Paul's campaign has acknowledged a policy of not going after Romney and sought to frame it as a matter of strategy. "We're not fishing from the same pond," Benton told reporters in the post-debate spin room in New Hampshire, meaning there's no overlap between potential Paul voters -- young, rebellious, idealistic -- and potential Romney voters -- older, status-quo-oriented party regulars. But that's a bit of a self-fulfilling prophecy. As the two candidates most singly focused on fiscal issues and the economy, Romney and Paul could be competing for the same universe of voters not interested primarily in social issues. On the campaign trail, I have met more than one voter who claimed to be deciding between the two, like the Nevada man I encountered at a Paul rally who told me while he agreed with Paul's ideas, he planned to vote for Romney because he thought Romney could win. The upcoming Virginia primary, in which only Paul and Romney managed to get on the ballot, could test the Paul camp's theory that he wins the anti-Romney vote once Santorum and Gingrich are eliminated as choices.

In addition to Paul's policy of nonaggression against Romney, there are the instances of operational collusion between the two camps. Throughout the primaries, they have coordinated such details as the timing of their election-night speeches, the Washington Post reported -- a routine courtesy, perhaps, but one not always extended to Romney by the other campaigns.

Other instances have been more consequential. When Romney decided he didn't want to participate in a pre-Super Tuesday debate scheduled for March 1, his camp reached agreement with Paul's behind the scenes that both candidates would decline the invitation, as Benton has acknowledged. The debate was quickly canceled for lack of participation.

Had Paul not backed Romney up on this, the debate might well have still been held, either showcasing Romney's avoidance or pressuring him into recommitting. And while Romney had an obvious interest in killing the debate, to deny his unpredictable rivals national screen time and an opportunity to score points on him, Paul did not. Paul's ostensible mission, short of winning the nomination, is to spread the gospel of liberty and convert Americans to his philosophy. The opportunity to reach a national audience through televised debates is practically the reason he's running. In 2008, he had to fight to get into the primary debates. That he would pass up an invitation this year flies in the face of his candidacy's whole rationale.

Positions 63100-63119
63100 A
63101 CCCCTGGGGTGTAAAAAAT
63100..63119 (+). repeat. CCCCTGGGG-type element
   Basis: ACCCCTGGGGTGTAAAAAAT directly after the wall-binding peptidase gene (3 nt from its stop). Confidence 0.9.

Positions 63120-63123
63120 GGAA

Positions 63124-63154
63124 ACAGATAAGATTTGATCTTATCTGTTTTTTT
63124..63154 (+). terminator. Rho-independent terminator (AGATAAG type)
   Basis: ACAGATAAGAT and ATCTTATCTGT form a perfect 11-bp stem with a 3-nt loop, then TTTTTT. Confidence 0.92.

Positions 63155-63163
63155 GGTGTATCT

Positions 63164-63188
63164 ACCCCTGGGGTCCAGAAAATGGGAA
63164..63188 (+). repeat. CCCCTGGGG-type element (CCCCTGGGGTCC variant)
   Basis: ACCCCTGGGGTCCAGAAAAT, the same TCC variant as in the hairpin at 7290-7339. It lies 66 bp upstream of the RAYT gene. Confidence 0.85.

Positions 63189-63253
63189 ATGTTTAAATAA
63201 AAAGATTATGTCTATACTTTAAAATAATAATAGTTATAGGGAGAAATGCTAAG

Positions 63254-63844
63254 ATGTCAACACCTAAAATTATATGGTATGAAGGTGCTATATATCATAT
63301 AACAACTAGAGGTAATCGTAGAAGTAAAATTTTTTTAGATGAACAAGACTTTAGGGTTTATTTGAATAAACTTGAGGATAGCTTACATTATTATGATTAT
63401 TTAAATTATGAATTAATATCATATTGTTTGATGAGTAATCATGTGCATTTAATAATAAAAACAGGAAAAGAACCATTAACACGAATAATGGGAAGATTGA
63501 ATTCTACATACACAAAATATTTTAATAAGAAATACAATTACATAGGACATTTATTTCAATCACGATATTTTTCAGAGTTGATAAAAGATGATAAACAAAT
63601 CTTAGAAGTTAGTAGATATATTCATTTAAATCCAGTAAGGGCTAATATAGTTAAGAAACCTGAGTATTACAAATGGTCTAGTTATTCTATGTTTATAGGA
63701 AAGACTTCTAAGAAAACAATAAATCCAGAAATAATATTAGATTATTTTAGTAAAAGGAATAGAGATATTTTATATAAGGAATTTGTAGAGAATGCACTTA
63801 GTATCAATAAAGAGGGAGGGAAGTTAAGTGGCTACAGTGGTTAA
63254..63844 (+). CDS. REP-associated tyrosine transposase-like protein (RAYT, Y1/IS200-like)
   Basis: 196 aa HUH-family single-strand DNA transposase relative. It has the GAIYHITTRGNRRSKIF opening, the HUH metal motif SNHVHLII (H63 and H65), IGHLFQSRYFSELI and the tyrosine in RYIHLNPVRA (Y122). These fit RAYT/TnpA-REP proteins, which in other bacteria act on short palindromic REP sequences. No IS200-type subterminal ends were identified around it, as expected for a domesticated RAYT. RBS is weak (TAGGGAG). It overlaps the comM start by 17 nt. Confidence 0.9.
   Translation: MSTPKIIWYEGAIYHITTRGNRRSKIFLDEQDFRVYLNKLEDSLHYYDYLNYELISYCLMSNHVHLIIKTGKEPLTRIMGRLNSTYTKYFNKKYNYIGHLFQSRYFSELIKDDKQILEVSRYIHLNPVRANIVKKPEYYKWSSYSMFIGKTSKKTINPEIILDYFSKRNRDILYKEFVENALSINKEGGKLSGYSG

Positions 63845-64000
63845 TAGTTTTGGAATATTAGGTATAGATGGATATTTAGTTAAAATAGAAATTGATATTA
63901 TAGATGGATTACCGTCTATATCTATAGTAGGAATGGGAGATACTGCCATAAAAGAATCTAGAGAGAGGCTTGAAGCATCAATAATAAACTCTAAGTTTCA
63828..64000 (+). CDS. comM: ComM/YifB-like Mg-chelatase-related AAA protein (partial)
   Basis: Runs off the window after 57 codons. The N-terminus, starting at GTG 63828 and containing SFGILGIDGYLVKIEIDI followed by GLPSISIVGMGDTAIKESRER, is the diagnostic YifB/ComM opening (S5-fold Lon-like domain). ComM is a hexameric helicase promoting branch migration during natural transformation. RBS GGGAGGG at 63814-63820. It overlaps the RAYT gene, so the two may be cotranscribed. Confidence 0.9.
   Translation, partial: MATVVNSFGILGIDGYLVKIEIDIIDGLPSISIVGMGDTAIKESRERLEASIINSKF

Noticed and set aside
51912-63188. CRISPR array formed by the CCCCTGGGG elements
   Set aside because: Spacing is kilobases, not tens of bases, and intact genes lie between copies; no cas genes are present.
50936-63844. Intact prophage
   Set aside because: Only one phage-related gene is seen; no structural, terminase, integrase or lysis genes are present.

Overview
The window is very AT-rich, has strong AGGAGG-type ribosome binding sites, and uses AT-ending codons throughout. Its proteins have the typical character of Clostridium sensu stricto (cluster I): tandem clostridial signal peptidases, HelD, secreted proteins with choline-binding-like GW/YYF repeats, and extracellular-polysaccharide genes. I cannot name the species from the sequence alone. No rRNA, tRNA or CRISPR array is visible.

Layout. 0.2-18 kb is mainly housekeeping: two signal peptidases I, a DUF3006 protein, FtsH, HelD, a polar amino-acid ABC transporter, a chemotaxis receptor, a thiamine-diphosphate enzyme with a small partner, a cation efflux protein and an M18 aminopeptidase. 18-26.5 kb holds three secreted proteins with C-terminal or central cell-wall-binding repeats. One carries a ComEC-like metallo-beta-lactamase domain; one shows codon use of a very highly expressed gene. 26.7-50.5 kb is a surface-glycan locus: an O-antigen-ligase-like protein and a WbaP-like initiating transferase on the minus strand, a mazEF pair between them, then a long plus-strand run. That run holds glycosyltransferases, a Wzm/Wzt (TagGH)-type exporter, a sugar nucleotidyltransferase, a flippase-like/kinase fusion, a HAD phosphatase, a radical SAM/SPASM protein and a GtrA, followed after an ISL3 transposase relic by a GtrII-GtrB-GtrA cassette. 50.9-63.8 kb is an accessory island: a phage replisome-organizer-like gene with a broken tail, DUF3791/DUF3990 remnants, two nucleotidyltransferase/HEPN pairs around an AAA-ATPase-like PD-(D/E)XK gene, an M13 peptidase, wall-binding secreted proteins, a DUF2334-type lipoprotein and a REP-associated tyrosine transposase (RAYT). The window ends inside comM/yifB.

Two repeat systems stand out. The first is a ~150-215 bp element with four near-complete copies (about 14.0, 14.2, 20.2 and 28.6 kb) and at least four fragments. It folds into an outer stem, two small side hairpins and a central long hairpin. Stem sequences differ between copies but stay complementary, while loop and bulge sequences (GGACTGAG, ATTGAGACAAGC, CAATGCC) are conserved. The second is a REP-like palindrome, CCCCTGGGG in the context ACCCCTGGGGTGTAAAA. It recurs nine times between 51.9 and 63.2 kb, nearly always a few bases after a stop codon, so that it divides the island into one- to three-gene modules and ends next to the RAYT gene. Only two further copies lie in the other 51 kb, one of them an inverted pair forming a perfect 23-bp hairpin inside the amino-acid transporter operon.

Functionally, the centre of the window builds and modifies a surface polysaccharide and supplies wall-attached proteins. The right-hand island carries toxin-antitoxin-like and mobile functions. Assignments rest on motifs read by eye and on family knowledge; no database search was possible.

Another less acknowledged, but possibly more significant, boost to Romney was Paul's decision not to participate in this year's Conservative Political Action Conference. Paul had won the conference's straw poll for three years straight, causing frustration among the organizers, who saw his mass ticket buys and buses of college students as distorting the would-be barometer of activist sentiment. But this year, Paul was the only presidential candidate not to attend and speak at the conference, and he made no attempt to organize for the straw poll. Who won in Paul's absence? Mitt Romney, in a crucially timed lift to his candidacy that helped dampen Santorum's momentum.

Both the candidates have denied that there's any kind of deal. "There's no truth" to the idea, Paul told CNN Tuesday. "No, of course not. No one is going to tell Ron Paul what to say," Romney said in a Fox Business interview the same day. But the evidence is clear that a de facto alliance exists -- and that it chiefly benefits Romney.

The biggest potential benefit to Romney, of course, lies ahead. In 2008, after he dropped out of the race, Paul never endorsed the GOP nominee, John McCain, who had open disdain for him and his followers. Romney clearly hopes to do a better job of courting Paul and his legions of supporters for the general election this time around.